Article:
Anna said...

Becca, thank you for this. After reading it I just couldn't find words. Lil G will be 8 in the Fall. Part of me wonders how she feels, does she want to be treated like an 8 year old? Does she feel the differences? I've been taking her to church activities on Wednesday nights and she even falls short with the preschool students. 3-4 yo. But we continue because we have to start somewhere. Thank you for sharing, I never would have thought you felt this way because Sammi is doing so well. ^ I don't feel so alone after reading these comments too!

Lisa said...

Yep. Finn is only 4-almost-5, but I've recently started really seeing how much we shelter him, and wondering how to start letting go a little.

Becca said...

I wanted to say in the post that the running in the road thing scares me the most. Not like she's done it, and not like she shouldn't understand by now not to do it, but in the heat of the chase, who knows how quickly one step off the grass could happen? The other kids were running right up to the road and then back down the grass. And, in Samantha's defense, when I told her, she said, "I know, I know! Not in the road!" But I still worry. And this is my problem. When can I be *sure* that she *gets* it??? She's my only child, so I don't have the parenting experience to know some things. And she's a bit impulsive, too, which makes her that much more unpredictable.

Dottie said...

I am just one of your blog readers and have been for a long time. Believe when I say that your worries are shared by parents everywhere....not just in the special needs world. When is it ok to let kids be kids in today's society? I am 70 years old, mother to 2 and grandmother to 4. They are my whole world. Two of my grandkids are being raised by super protective parents and 2 are being raised pretty much by the "go with the flow" attitude. Which of my children are doing the correct thing by my grandkids? They both are....because it is all done with love. Always trust yourself and don't worry so much about "what might be" because things always work out just right as long as the child knows he/she is loved beyond measure. Truly Samantha is loved beyond measure. Her happiness shines. You are doing a great job----just keep on keeping on!

Anonymous said...

Thank you. Just thank you. *from another over-protective parent trying to keep my eloper from head-on flinging himself into busy traffic every minute of every day*

Anonymous said...

Thank you so much for this. I have a 3.5 year old Samantha as well and as I was outside with her I was thinking the same thing as I heard older neighborhood kids laughing and having a great time .,I hover and am overprotective and I don't know if I can ever change. She's our only as well :)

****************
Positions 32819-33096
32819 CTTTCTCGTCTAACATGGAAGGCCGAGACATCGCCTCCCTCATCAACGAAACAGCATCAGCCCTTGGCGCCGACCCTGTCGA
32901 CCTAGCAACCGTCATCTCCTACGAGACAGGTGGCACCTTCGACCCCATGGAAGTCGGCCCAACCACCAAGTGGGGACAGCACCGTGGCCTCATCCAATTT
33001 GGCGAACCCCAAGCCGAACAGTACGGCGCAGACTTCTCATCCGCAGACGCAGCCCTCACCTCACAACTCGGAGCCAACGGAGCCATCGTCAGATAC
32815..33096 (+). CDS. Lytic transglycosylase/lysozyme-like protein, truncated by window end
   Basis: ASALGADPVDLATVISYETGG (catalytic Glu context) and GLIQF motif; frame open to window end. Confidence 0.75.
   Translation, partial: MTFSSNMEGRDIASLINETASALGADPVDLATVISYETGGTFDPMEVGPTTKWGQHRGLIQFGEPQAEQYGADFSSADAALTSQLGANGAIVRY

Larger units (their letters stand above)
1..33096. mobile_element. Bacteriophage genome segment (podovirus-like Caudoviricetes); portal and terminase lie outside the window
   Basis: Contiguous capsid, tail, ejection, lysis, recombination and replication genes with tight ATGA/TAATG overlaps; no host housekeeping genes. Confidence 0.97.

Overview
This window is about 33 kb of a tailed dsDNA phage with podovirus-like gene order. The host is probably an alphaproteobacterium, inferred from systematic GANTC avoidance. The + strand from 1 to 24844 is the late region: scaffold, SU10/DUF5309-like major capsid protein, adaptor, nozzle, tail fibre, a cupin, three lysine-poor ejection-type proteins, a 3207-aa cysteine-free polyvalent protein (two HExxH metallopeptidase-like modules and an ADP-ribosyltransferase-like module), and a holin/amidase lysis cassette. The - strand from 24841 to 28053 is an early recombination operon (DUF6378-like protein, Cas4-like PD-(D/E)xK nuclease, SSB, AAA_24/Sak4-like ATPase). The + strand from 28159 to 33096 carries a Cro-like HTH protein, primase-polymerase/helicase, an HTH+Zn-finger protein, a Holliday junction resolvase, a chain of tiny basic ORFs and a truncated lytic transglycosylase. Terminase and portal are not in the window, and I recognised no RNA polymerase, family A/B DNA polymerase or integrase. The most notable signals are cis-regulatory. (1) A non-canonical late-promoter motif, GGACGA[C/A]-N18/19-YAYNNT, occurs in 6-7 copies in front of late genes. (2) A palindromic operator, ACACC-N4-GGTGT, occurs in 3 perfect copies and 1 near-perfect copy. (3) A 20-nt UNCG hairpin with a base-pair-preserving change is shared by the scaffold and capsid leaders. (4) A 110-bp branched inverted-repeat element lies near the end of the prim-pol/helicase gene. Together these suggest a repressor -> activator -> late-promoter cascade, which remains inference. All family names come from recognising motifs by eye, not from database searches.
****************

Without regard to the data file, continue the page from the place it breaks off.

Laura

Jenny said...

Oh man, I am still like this with my teenagers! I get scared and nervous when they go to town to hang out with their friends. I get anxious when the girls want to ride their bikes to the store. *sigh*...It's a parenting thing. And with each new situation you will learn to let go a little more...One step at a time.
Russell is not really at the age where I have to start learning to let go just yet...But I know when that time comes it will be a little different than it was with the other kids. There will be more fear and anxiety over him...So I understand this post and what you are saying. Letting go is tough. You can only do it one small step at a time. You'll get there :)

Kerri Ames said...

It is so hard. I was at a party a couple of weeks ago. Allie was outside playing running with the kids. The other parents kept telling me to just let Boo go and play. She would be fine. I succumbed to peer pressure. What happens? Allie brings her back and says the kids screaming and running is scaring her.

My point is, you know Samantha better than anyone. Sure you are protective, but you let her become as independent as possible at her own pace.

my family said...

thank you
you know i truly feel like our life is no different than any other family however the other night at the ball field I found myself wiping away a few tears as I wondered if I would ever (or when )would I be comfortable to allow william to play freely at the playground (just yards from the fields) without me worrying about someone hurting him, saying something mean or him running off. Wishing I could sit on the stands with the other parents and enjoy the other kids games without fretting when I have william out of sight. I know this day will come but I totally understand where you are coming from and thank you for your post. so thankful my girls are such big helps so it not like Mommy is always hoovering

happy mothers day